If you are spending a lot of time in and out of water, especially saltwater, a little bit of padding to prevent bad chafe goes a LOOONG way.

Liberty or Death
10-07-2010, 09:41 PM
. I am leaning to a belt with just water, pistol, and knife.

What kind of knife do you opt for?

I am leaning towards a Randall 'Bowie'.......

cco45acp
10-07-2010, 10:15 PM
Originally posted by Pilgrim
Well, technically First Line gear attaches to your trouser belt, and/or is placed in the pockets of your clothing. First Line gear is considered 'un-ditchable'. Things worn on a padded pistol belt that is part of an LBE would technically be called Second Line Gear.

So... If we want a pistol, for example, to be part of our First Line, then technically we would have to attach it directly to our 'riggers' belt. BUT, we can't do this and wear any LBE as it won't work together. So then we have to use a drop leg rig to allow for clearance, or move the pistol to chest level in order to make our gear work together.

There is another 'snag' to this. Let's say I have my pistol on my belt as part of my first line gear and show up to a SI class like the October 29 KALASHNIKOV RIFLE MARKSMANSHIP class in Chattanooga. The class starts, I put on my chest rig and walk to the line... and Randy Harris immediately throws me into the nearby pond... because we don't allow CCW holsters with chest rigs! As he was throwing me into the pond he would be saying...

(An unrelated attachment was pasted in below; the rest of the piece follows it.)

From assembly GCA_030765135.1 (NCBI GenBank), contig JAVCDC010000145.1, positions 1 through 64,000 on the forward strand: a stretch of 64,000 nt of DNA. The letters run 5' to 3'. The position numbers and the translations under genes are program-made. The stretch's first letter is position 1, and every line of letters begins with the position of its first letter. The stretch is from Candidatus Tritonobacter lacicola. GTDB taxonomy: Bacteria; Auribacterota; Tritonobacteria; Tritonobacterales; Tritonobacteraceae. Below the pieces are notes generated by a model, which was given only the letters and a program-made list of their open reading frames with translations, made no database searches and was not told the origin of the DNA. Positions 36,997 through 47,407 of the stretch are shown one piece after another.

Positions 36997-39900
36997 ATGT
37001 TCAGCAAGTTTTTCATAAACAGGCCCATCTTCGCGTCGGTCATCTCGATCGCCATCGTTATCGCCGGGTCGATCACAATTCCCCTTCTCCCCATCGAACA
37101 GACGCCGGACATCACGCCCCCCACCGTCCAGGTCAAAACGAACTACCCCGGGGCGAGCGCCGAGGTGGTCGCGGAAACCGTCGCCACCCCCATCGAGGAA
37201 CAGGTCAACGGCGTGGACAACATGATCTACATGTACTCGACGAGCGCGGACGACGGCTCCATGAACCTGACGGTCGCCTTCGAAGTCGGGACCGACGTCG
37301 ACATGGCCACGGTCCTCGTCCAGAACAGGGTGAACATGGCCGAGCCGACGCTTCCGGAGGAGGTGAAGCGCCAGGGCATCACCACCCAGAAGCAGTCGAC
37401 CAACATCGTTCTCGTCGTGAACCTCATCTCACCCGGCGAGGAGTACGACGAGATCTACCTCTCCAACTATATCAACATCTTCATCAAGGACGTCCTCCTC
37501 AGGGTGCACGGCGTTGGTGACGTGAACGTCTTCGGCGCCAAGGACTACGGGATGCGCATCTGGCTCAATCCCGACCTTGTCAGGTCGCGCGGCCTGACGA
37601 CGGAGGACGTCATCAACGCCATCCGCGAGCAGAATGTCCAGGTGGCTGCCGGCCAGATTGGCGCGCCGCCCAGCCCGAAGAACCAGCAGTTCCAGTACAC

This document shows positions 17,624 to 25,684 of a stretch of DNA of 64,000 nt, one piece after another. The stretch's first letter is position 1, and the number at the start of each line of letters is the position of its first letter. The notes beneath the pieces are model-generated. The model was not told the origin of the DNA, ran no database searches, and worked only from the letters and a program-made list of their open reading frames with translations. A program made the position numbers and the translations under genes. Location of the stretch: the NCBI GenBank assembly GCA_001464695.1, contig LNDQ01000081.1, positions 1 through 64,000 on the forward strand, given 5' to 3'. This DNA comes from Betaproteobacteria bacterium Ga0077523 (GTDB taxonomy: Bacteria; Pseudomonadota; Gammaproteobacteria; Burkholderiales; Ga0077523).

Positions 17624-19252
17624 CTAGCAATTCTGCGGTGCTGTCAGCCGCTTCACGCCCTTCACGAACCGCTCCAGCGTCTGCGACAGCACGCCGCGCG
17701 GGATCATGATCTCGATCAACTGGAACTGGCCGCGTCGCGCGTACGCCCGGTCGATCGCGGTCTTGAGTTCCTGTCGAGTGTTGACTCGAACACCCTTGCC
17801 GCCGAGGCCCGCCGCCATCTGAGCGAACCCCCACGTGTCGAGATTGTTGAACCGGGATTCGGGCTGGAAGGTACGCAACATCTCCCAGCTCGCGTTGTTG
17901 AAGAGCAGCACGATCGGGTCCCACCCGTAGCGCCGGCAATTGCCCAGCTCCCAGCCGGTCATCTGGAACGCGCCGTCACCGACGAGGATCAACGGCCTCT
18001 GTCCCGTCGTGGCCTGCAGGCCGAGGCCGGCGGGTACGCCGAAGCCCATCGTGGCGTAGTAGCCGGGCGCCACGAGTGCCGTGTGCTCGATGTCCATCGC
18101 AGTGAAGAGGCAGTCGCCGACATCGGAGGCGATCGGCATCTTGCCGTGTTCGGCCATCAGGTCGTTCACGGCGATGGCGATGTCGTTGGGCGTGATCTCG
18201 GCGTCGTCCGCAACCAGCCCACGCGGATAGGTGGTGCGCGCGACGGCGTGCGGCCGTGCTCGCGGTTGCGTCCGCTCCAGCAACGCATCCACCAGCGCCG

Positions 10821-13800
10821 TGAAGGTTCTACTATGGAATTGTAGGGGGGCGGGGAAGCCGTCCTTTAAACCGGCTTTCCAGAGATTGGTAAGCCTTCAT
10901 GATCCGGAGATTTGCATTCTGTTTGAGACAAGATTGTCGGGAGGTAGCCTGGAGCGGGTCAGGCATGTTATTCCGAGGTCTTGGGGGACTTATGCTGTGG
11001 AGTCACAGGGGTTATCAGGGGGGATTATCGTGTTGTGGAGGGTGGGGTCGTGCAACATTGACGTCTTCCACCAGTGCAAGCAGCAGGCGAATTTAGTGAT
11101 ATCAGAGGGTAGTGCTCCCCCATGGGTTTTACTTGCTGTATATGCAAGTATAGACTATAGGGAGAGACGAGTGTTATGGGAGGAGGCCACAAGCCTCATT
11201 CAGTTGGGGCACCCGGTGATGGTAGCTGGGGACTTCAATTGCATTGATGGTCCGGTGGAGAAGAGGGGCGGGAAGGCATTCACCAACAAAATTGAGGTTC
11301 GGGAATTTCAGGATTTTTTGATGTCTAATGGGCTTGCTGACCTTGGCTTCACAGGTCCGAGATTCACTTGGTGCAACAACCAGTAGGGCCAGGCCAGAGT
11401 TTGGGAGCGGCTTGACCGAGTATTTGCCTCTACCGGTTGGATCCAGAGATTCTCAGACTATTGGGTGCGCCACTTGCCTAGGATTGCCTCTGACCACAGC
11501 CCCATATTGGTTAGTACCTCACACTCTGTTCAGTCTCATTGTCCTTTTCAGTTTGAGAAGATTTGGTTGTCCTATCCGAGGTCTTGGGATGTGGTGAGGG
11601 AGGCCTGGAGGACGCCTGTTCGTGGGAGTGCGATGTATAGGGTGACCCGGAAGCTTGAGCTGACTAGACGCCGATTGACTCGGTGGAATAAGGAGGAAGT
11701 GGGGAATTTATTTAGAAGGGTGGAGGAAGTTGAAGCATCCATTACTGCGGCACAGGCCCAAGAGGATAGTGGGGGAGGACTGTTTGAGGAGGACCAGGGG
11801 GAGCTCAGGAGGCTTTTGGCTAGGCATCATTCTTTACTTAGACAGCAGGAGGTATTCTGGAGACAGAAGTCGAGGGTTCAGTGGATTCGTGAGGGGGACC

"Chest Rig/Tactical Vests are not allowed with CCW Holsters. If you wish to use a Chest Rig or a Tactical Vest, use a vest mounted holster or a thigh holster."

But I don't LIKE thigh holsters! So I have to sacrifice 2 rifle mags and place my pistol on my vest, and I don't like this either.

The only option for me then, is to use a padded MOLLE belt of some sort to attach my pistol, and call it my... 'First and-a-half Line' gear? In my own mind, I'm going to have to blur the lines between 1st and 2nd line, in order to make it work for me.

Pilgrim - have you tried a Milt Sparks Summer Special holster on your pants belt?

I used to do this: Used a leg drop holster while wearing IBA but would have an empty leather IWB on my pants belt (along with one pistol mag, one rifle mag and multitool). When I could take off the body armor I'd take the leg drop off and slip the handgun in the IWB. The IWB was light and flexible enough it wasn't umcomfortable to wear empty while wearing IBA.

Now days it would be LBE for me not IBA so I'd put a kydex or flap holster (UM84?) on my LBE. When then LBE ccame off, the pistol would go into the IWB on my pants belt. I got so where I don't care for leg drops and am not particularly enamored with shoulder holsters.

eaboecke
10-07-2010, 10:21 PM
Well, technically First Line gear attaches to your trouser belt, and/or is placed in the pockets of your clothing. First Line gear is considered 'un-ditchable'. Things worn on a padded pistol belt that is part of an LBE would technically be called Second Line Gear.